ABC TV’s Hungry Beast briefly mentioned Serco’s role in Australia last year and explained how the company is employed by the ADF, runs prisons in South Australia and Western Australia and is “one of the two favoured bid consortiums for the new Sydney metro rail line”.
It’s little known in Australia that KBR, formerly connected to Dick Cheney’s serial over-charging company Halliburton, controls some of the country’s key infrastructure. The firm faces serious allegations of mismanagement in Iraq, alleged rape of KBR employees in Iraq, gross negligence across the Middle East and use and abuse of private mercenaries in US war zones.
In late July, KBR announced it had won a $US330 million contract design to build a waste-water treatment plant in Melbourne. This project will operate alongside extensive work in the transport and mineral extraction industries, civil infrastructure, defence services and development for Australia’s Asia-Pacific aid work.
There has been no public discussion over outsourcing essential services — especially areas that affect Australia’s economic independence and climate change mitigation — to a company that remains highly controversial and unaccountable to the Australian parliament and people.
It is unquestioned within the corporate press and the Labor and Liberal parties for at least three decades that the reduction of government in the running of a country is a positive development. It’s a global phenomenon and particularly exaggerated in nations throughout the developing world undergoing profound economic, social or environmental disaster.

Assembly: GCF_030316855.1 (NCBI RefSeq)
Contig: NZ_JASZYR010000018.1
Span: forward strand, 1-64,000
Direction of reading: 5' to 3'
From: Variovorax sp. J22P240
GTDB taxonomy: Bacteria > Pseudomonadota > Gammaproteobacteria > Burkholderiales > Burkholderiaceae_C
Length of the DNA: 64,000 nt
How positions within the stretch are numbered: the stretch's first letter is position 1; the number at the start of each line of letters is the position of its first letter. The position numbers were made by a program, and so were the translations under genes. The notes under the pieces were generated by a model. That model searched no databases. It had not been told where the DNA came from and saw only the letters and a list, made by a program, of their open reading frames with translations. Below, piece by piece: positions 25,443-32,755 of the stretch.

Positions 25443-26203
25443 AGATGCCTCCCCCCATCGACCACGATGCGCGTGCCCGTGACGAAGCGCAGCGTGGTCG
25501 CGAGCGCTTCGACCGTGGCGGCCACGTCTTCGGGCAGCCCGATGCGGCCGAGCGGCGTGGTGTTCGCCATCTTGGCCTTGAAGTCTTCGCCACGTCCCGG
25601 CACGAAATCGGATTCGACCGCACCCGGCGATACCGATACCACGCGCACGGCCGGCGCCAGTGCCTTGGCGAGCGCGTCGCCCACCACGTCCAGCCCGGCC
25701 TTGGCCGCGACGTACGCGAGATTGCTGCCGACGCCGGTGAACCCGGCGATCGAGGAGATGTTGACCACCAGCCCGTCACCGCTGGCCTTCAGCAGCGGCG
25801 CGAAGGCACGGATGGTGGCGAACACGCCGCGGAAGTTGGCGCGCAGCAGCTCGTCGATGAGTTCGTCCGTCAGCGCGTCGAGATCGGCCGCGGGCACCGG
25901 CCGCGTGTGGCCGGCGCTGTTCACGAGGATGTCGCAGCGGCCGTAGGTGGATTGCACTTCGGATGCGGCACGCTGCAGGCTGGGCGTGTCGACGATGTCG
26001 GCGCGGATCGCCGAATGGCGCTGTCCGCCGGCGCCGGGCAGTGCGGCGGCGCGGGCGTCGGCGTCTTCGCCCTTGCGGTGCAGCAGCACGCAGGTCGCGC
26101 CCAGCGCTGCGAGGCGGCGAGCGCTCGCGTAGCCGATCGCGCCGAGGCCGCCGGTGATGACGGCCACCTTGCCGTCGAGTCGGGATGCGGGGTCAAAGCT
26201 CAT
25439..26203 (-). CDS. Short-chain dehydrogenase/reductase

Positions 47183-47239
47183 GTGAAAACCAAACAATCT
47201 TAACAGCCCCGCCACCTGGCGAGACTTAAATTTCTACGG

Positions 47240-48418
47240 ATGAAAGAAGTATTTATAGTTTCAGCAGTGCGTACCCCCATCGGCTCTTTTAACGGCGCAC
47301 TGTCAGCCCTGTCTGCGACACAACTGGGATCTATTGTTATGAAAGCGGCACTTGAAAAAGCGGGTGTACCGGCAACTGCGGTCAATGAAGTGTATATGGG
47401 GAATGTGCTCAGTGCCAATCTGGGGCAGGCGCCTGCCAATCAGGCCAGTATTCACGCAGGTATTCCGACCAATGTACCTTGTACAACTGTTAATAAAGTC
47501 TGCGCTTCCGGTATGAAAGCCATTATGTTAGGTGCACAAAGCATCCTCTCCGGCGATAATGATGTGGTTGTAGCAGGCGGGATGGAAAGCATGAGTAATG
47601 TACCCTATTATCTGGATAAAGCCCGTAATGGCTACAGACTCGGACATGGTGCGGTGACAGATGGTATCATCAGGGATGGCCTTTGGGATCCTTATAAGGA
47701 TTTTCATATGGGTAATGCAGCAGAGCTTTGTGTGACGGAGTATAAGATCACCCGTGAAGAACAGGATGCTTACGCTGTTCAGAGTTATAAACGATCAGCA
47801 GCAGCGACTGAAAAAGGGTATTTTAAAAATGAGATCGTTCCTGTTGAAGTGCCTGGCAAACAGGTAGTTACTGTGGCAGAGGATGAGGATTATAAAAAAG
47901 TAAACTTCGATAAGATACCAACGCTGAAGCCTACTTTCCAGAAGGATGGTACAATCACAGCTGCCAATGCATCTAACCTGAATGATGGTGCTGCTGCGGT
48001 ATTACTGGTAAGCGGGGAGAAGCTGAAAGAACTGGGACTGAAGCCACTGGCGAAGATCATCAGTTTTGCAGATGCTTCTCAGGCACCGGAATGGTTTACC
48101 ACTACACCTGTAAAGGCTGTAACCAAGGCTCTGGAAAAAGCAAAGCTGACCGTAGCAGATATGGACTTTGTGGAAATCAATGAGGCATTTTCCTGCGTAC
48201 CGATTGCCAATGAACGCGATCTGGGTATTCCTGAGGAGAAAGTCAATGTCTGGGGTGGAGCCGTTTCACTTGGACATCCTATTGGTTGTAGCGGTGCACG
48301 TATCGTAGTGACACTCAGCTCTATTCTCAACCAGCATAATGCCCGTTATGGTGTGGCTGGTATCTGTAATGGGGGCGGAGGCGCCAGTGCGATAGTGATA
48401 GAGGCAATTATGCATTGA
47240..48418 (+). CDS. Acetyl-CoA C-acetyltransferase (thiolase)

The other area of growing outsourcing is intelligence and private security operations. The Washington Post’s recent report on America’s out-of-control contracting industry revealed a world of nearly one million individuals with conflicting agendas fighting a marginal and exaggerated terrorist threat around the globe.
While there is no evidence to suggest Australia has followed exactly the same path, Britain and Australia after 9/11 actively colluded with contractors in Iraq and Afghanistan in the transfer of suspected terrorists. There are still many unanswered questions about the groups involved in the illegal rendition of David Hicks and Mamdouh Habib and the alleged role of mercenaries in their extraction.
The most obvious example of private contractors being used with the knowledge of the Australian government is the PNG mining sector. Countless human rights abuses continue to occur on a daily basis.
It’s clear across the Western world that elections are the worst time to have serious debates over government policy. But the privatisation agenda is rarely even discussed in other, less manic times. This isn’t an argument against any and all outsourcing of services but a call to better investigate the reasons behind its rapid expansion across the country.
Naomi Klein, author of The Shock Doctrine, said in 2007 that, “the real legacy of neoliberalism is the story of the income gap. It destroyed the tools that narrowed the gap between rich and poor”.
Australia is changing in our time and almost nobody has noticed.
*Antony Loewenstein is a Sydney independent journalist and author of My Israel Question and The Blogging Revolution.